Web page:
Momo, who plays the mother in ‘Crime doesn’t pay’, tells us a bit more about herself…

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‘My name is Siyanda Serobe.
I live in Tsakane. I am 10 years old. I grew up in Tsakane and when I was a little girl I liked to play. I like people like they too like me and I have good friends.’

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Mamello le Paballo

The second of the five videos made during our week at Tshepo Hope comes from the youngest team. This group of 6-7 year olds chose to tell a story about child neglect and alcoholism; issues which, sadly, are very common in townships and often go hand-in-hand. The title ‘Mamello le Paballo’ encompasses the positive change which this film hopes to encourage, as the rough translation from the Setswana idiom is’to be listened to and cared for’.

 

Students:

Keletso Moganedi

Themba Nkosi

Siphesihle Tilou

Thembeloni Situ

Nkazimulo Dlamini

Group Leaders:

Amanda Hinana

Busisine Khoza

Mailies Fleming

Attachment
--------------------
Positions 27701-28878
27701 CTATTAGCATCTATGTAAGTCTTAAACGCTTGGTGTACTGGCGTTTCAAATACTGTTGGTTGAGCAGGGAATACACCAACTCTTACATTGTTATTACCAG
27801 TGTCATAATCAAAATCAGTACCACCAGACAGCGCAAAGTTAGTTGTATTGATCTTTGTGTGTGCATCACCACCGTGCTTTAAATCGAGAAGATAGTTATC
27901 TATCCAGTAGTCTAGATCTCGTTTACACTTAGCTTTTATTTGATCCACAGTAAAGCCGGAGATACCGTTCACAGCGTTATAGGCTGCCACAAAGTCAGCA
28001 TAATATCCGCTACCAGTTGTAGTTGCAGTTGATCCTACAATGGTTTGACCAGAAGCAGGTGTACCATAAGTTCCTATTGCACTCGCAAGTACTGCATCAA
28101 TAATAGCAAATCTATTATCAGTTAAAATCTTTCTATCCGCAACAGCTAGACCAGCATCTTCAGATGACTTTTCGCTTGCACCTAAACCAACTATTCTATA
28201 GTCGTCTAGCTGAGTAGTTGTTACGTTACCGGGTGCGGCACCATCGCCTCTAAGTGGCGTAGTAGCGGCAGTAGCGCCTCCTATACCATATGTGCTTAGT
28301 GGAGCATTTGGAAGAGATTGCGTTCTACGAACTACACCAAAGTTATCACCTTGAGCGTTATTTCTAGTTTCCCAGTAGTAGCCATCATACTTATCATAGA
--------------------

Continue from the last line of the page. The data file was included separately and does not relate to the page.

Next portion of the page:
Crime Doesn’t Pay

We are excited to share the first of five films made at Tshepo Hope as part of the Changing the Story project. Crime Doesn’t Pay was made by a group of students aged 10-13 and is about the consequences of crime. This is a key issue the children felt needed to be addressed in their community. The song is well known in South Africa as something that prisoners sing when they miss their families, expressing regret for their actions.

We hope you’ll agree that these kids are incredibly talented!

Watch the film below.

 

 

Students:

Siyanda Serobe

Tsebo Renkintseng

Sphiwe Gumbi

Mveleli Mpongeoana

Karabo Sefatsa

 

Group Leaders:

Hanry Mogodi

Tonie Mokoena

Rebecca Macklin